Preoperative 1) The preoperative nurses reinforced education that was given to the patients by their doctor about the risks and benefits of the procedure they were undergoing. They also ensured that all consent forms were signed and explained the process of the procedure. They started peripheral IVs that were needed and hung fluids and any antibiotics that the doctor ordered before the surgery. The nurses also made sure that the patients followed any instructions that were given to them such as NPO and asked if the patient was still sure they wanted to go through with the procedure.
In terms of patient education, the nurse explained to the patient where they would be going for the surgery and the postop recovery procedures. They assured that the patient would be monitored closely after the surgery and that there would be nurses present when they awoke. My patient was going in for a laparoscopic gallbladder removal but there was a chance that the doctor might have to do a traditional removal and open the patient up if there were complications. She explained if that were to happen the patient would have to stay overnight for further observation.
The atient responded with questions regarding how much of a chance that would be and explained that he really wanted to go home the same day. The nurse also included the family in the education and told them what they would have to do while the patient was in surgery and when the doctor would come out and talk with them. 3) The patient was very nervous about having to stay overnight and specifically told me to let him know what happened during the surgery after he woke up.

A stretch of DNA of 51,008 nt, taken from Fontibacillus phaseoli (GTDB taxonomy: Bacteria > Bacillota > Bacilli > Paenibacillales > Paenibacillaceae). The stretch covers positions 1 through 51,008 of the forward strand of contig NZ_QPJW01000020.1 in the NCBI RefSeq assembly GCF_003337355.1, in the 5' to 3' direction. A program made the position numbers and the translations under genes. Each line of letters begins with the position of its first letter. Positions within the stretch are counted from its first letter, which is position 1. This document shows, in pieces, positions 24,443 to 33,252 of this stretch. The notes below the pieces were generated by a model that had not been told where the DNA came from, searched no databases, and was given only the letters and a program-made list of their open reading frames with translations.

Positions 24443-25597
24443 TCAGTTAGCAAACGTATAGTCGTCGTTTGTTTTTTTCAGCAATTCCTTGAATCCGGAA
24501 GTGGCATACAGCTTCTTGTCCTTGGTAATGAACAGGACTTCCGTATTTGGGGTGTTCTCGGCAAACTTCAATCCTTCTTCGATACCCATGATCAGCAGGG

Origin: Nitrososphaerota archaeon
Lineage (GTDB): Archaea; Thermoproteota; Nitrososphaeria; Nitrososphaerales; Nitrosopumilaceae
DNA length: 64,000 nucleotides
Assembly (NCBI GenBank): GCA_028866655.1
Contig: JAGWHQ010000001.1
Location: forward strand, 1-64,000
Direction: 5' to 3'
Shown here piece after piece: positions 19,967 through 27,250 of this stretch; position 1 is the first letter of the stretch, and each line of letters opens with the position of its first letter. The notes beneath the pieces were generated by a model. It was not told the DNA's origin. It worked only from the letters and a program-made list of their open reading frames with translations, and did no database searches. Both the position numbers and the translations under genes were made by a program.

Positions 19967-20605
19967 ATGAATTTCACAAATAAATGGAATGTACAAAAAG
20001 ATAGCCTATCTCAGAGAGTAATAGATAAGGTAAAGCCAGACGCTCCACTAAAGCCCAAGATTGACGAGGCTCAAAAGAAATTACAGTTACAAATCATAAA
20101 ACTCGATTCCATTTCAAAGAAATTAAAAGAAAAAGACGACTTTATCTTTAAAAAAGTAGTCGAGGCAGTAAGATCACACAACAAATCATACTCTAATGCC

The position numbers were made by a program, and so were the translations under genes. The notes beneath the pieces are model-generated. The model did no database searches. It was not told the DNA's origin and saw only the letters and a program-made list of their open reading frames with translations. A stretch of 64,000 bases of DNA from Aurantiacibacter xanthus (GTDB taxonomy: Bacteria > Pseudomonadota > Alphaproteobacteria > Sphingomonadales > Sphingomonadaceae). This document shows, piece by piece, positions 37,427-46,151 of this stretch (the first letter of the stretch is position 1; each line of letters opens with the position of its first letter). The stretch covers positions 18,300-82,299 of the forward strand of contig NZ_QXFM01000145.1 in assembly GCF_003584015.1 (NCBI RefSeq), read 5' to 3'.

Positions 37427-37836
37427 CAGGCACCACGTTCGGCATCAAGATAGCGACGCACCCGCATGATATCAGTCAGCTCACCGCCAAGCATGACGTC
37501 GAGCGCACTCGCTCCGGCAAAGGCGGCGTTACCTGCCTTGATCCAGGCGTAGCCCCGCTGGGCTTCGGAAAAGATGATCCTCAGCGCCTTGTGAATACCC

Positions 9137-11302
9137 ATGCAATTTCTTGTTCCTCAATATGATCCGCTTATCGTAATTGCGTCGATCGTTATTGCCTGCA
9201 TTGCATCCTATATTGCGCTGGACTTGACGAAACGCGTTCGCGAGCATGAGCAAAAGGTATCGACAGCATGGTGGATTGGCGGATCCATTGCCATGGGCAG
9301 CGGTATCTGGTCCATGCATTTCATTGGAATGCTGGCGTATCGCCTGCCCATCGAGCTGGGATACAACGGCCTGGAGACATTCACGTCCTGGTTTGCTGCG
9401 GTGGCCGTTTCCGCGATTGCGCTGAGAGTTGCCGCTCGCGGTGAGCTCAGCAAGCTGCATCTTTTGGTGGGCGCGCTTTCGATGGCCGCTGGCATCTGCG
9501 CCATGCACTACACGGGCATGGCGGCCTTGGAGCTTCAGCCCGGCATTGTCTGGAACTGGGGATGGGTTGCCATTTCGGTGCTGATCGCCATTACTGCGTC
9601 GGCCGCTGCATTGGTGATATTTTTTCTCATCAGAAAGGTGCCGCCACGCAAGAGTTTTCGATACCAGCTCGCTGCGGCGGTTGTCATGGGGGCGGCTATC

He was excited however to get rid of the pain that he had been experiencing due to the gallbladder infections he had been aving. The nurse reassured the patient that if he had to stay overnight that there were good reasons for it and they just wanted him to go home healthy and not have further complications. 4) The nurse focused her assessment on the health history of the patient and made sure that he was suitable for anesthesia. She also checked his blood sugar because he was diabetic to make sure he would not experience any difficulties with hypoglycemia.
Lungs were assessed to ensure that there would be no complications with respiratory status postop. Like stated before, all consent forms were double hecked and the type of surgery was verified with the patient 5) Time out was done with both the surgeon and the anesthesiologist to ensure that they had the right patient, the right procedure, and all the risks and benefits were clear during the handoff of the patient. Intraoperative 1) My patient underwent a laparoscopic removal of his gallbladder due to gallstones and reoccurring infection.
It went very smooth and there were no complications. They made four incisions where they inserted a camera, the cauterizing machine, suctioning, and irrigation equipment. It all took about 50 minutes to complete. The surgeon first went in and removed fat that was covering the gallbladder. She then clamed the bile ducts so there would be no bile spilling into the abdominal cavity after they were severed. Then she began to cut the bile ducts and removed the gallbladder. )
Medications used were: Versed to initially put the patient asleep; Lidocaine was then used to help intubate the patient; then a anesthetic gas was pumped into the patients lungs to maintain the anesthesia; vasopressors were used during the surgery to keep the blood ressure high enough to perfuse the rest of the organs; a thrombin spray was used after the removal of the gallbladder to stop any bleeding. 3) There were three nurses present during the procedure that were all assigned to different roles.